Informed Consent Overview - Module 1m Sec 3

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Module 1 Objectives
Introduction
The Process
Basic Principles
A Brief History
What Research Must Be Reviewed
IRB Review Criteria
Quiz


Basic Principles

T
o discern the key components of informed consent, you need to understand the ethical issues of research involving human subjects. The principles of autonomy, beneficience, and justice are basic to these ethical issues and merit your consideration.


Autonomy

A
utonomy means that each person should be given the respect, time, and opportunity necessary to make his or her own decisions. Prospective participants must be given the information they will need to decide to enter a study or not to participate. There should not be presure to participate.

The principle of autonomy requires that protection be given to potentially vulnerable populations such as children, the elderly, the mentally ill, or prisoners. Individuals in these groups may be incapable of understanding information that would enable them to make an informed decision about study participation. They are considered potentially "vulnerable." Consequently, careful consideration of their situation and needs is required and extra care must be taken to protect them. For example, how will you assess the diminished capacity of an elderly individual, who will be the guardian, and how and when will you involve another individual as guardian in the process?

Exercise

Beneficence

B
eneficence obligates the researcher to secure the well-being of all study participants. It is your responsibility to protect participants from harm, as well as ensure that they experience the possible benefits of involvement. Balancing risks and benefits is an important consideration. The key, according to the 1979 Belmont Report on the protection of human subjects, is to "maximize possible benefits and minimize possible harms."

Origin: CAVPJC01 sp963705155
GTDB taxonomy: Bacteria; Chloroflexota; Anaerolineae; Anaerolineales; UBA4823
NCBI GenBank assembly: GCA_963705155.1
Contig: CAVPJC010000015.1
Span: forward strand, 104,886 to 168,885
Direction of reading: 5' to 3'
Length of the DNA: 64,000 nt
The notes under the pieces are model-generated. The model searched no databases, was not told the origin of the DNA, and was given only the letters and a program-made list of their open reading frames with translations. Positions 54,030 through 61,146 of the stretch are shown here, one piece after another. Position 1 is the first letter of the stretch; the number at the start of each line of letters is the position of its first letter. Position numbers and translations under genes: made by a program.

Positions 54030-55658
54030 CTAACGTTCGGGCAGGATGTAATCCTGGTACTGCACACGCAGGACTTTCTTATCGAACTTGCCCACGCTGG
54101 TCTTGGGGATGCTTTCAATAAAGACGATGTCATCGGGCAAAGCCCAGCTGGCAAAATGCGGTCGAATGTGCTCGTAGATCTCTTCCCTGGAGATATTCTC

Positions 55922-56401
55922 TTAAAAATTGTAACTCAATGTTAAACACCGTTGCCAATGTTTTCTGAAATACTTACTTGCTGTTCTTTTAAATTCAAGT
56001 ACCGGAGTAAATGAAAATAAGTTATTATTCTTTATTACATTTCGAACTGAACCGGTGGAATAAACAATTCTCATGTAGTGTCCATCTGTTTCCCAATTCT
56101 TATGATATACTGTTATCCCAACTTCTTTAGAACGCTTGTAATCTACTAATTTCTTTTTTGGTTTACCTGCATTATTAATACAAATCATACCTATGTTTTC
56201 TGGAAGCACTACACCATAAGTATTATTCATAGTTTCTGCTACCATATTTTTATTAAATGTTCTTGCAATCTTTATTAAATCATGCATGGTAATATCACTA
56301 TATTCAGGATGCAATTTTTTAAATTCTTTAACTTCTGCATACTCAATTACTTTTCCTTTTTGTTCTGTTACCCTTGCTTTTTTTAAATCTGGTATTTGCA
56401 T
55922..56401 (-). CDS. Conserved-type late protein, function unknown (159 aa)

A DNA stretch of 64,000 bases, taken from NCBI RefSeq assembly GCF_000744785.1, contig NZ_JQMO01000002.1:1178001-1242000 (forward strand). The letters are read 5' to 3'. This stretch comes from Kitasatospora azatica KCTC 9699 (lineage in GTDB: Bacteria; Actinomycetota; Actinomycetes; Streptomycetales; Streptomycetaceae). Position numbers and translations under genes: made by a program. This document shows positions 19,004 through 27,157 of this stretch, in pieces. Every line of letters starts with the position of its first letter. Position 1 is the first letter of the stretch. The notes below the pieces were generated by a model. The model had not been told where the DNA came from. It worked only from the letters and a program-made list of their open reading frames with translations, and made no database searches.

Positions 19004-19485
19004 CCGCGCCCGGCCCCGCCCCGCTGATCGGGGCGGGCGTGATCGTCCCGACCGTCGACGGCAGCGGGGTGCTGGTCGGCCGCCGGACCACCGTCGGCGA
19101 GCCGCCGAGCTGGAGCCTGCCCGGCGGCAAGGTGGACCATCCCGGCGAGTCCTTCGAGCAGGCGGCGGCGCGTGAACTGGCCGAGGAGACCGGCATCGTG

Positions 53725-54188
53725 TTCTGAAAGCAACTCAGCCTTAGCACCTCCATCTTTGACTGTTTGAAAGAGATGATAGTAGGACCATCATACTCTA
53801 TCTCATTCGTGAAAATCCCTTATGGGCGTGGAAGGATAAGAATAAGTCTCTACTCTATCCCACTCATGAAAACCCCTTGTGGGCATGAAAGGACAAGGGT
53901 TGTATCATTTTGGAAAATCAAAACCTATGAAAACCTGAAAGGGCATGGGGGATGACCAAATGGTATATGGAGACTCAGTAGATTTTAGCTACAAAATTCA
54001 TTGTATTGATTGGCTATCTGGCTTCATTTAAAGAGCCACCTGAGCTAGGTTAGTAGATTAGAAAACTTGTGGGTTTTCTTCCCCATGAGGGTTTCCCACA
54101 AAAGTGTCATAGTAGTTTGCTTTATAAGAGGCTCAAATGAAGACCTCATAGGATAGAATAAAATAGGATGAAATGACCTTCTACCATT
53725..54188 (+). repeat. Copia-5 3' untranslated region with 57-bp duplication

When do the benefits to society outweigh the possible risks of research? This is an ethical question that researchers face. The peer review process and the principle of beneficence help you answer this question and protect your research participant's rights.

Exercise

Justice

T
he ethical considerations of risks versus benefits raise the question of justice. Who should bear the risk of a study and who should receive its benefits? The concept of justice may be questioned when we attempt to decide who will be given an opportunity to participate and who (and for what reason) will be excluded. Are some classes or persons being selected simply because of their availability, their compromised position, or their manipulability while others are not? Keep the following tips in mind when selecting prospective participants:

  • Participants should not be selected due to class, socioeconomic status, or rece unless justified by study objectives.
  • Women have been underrepresented in certain research studies because of the risks associated with child-bearing. Now researchers must justify why women are not included in a study population. Failure to provide scientifically sound arguments for the exclusion of one gender, is grounds for denial.
  • An existing doctor-patient relationship requires consideration of the potential for power-based coercion when expanding that relationship to include investigator-subject. Provision, or adjustments, might need to be made to attempt to equalize the roles.
  • Teacher-student relationships always carry a perception of inequality in roles. The informed consent process should reflect the precautions taken to balance the relationship and guard against even the perception of coercion.

Justice is a difficult and complex ethical issue. However, attempt at all times in your study to distribute the risks and benefits fairly and without bias.

Exercise

Keep the principles of autonomy, beneficence, and justice in mind when you are selecting participants, obtaining consent, and conducting your study. The responsibility to protect and inform research participants is ultimately yours and cannot be ignored or delegated. Although you may delegate various tasks to certain team members, you cannot delegate the responsibility of protecting and informing participants of their rights.


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